This week I worked with the sin() and cos() to create an infinite shader using u_time to animate the shader. I ended up creating two different versions of how the curves move and look visually. Overall I enjoyed playing around with these functions and look forward to seeing how they can be used to create more complex shaders.
I am new to shaders so it was interesting to mess around with the parameters a bit. In the first shader I wanted to see how we can change the alignment of the gradients from a linear one to a radial one.
In the second shader I was just playing around with the HSB space and sin() function. I definitely got a hang of the space.
Gradient Animated #1
I actually had fun doing this work and exploring different values and the unique smoothstep() along with it. I have tried mixing two times adding the mixed vec3 value into another vec3 resulting in three different colours at the same time in the canvas.
Gradient Animated #2
This shader is challenging to make and I try to incorporate overlapping of the three different color channels (RGB) without seeming overwhelming. I used fract() to create the pulsing effect and sin() to do a series of color waves emitting from the vec2() coordinate from pct.
Nothing special for the first shader, but unlike the examples provided in class, I changed the values of x and Y, so now the color gradient position changes, and I added u_mouse to allow the user to control the color. In the second shader, I added fract() and u_time to change the animation effect, and made the brightness value changes over time. I also wanted to revise the saturation but the final visual effect was not what I expected, so I just gave up this idea.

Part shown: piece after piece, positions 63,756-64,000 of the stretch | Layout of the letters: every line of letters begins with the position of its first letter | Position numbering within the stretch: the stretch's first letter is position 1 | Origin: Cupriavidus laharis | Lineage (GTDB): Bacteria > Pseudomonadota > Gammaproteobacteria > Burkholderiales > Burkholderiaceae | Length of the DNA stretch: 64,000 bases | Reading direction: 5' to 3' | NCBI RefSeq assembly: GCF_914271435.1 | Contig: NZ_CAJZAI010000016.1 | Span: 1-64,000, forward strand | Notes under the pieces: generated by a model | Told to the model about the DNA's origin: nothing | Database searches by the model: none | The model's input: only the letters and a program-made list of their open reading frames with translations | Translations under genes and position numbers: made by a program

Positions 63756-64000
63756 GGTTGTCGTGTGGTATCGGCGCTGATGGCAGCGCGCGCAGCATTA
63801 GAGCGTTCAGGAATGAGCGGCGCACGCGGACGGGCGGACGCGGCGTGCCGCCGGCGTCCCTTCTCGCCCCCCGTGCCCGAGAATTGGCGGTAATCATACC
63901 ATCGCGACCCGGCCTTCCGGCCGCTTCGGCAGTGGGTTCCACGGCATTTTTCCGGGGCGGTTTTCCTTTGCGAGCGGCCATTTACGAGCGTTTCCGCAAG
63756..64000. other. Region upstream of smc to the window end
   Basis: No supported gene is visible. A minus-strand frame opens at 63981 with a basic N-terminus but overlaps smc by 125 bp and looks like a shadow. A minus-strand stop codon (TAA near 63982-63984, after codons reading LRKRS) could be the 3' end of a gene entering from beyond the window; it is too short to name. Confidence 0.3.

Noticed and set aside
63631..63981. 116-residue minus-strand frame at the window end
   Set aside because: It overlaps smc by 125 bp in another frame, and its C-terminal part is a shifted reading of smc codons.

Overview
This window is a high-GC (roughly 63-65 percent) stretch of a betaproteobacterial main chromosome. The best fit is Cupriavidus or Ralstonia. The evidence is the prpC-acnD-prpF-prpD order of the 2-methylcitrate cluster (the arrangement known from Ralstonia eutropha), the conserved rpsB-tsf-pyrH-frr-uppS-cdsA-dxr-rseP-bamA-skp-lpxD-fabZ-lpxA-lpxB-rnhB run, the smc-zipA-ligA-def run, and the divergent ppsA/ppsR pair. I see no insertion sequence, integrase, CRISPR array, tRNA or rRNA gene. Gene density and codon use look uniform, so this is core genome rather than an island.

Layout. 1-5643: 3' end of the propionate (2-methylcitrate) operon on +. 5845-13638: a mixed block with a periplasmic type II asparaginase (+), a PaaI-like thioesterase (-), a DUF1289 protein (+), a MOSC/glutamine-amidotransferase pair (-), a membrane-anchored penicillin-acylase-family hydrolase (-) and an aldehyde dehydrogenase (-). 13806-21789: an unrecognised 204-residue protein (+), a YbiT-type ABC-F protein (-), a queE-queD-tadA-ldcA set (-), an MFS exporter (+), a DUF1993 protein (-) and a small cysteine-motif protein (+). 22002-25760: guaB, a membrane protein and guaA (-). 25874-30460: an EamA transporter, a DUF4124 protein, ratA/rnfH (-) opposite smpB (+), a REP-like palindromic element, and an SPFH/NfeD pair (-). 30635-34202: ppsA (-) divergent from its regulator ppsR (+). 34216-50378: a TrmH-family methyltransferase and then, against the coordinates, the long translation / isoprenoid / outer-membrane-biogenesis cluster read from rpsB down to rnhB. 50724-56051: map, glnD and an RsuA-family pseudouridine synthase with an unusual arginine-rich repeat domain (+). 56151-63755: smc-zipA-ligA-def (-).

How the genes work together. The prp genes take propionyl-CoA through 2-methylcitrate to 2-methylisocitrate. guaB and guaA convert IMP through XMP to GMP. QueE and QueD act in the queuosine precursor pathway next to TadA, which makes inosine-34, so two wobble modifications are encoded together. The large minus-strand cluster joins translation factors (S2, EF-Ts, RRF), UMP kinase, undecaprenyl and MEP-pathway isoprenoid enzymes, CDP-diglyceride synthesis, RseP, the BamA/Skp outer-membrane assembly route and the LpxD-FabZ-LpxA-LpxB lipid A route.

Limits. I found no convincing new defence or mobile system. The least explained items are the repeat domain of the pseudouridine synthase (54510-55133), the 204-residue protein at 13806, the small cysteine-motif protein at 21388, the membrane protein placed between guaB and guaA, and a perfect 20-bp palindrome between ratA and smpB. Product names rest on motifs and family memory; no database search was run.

The results are similar to my thoughts. The difficult thing is from Gradient 1. When I try to draw those ractangles, I cannot place them in right thoughts. I learnt to draw different shapes (rectangles, circles, lines….) and how to make layer for shapes. I leanrt randomness as well but I didn’t use in my homework. Combining previous learnt trigonometric functions and other knowledge, I did those.
For the Gradient 1, firstly, I drew different boxes and circle, and some of them are determined by mouse position, so that they can interacte with mouse. Then on main function, I layered every shapes and drew them on top of one anthoer. In the begining, I use mix() to mix color, in this way, if there were only few shapes, they are easy to control, but I want to add more, so by referencing 05-Layers_1, I learnt how to layer shapes.
For the Gradient 2, firstly, I drew the backgound and the two lines. Then I divided and rotated the spaces on canvas, and layered the shapes. Finally, draw them in a interactivable (by mouse & time) color. In the begining, I edited code from book and try different outcomes, then I combine the knowledge I just learnt, the shapes were well organized by layer.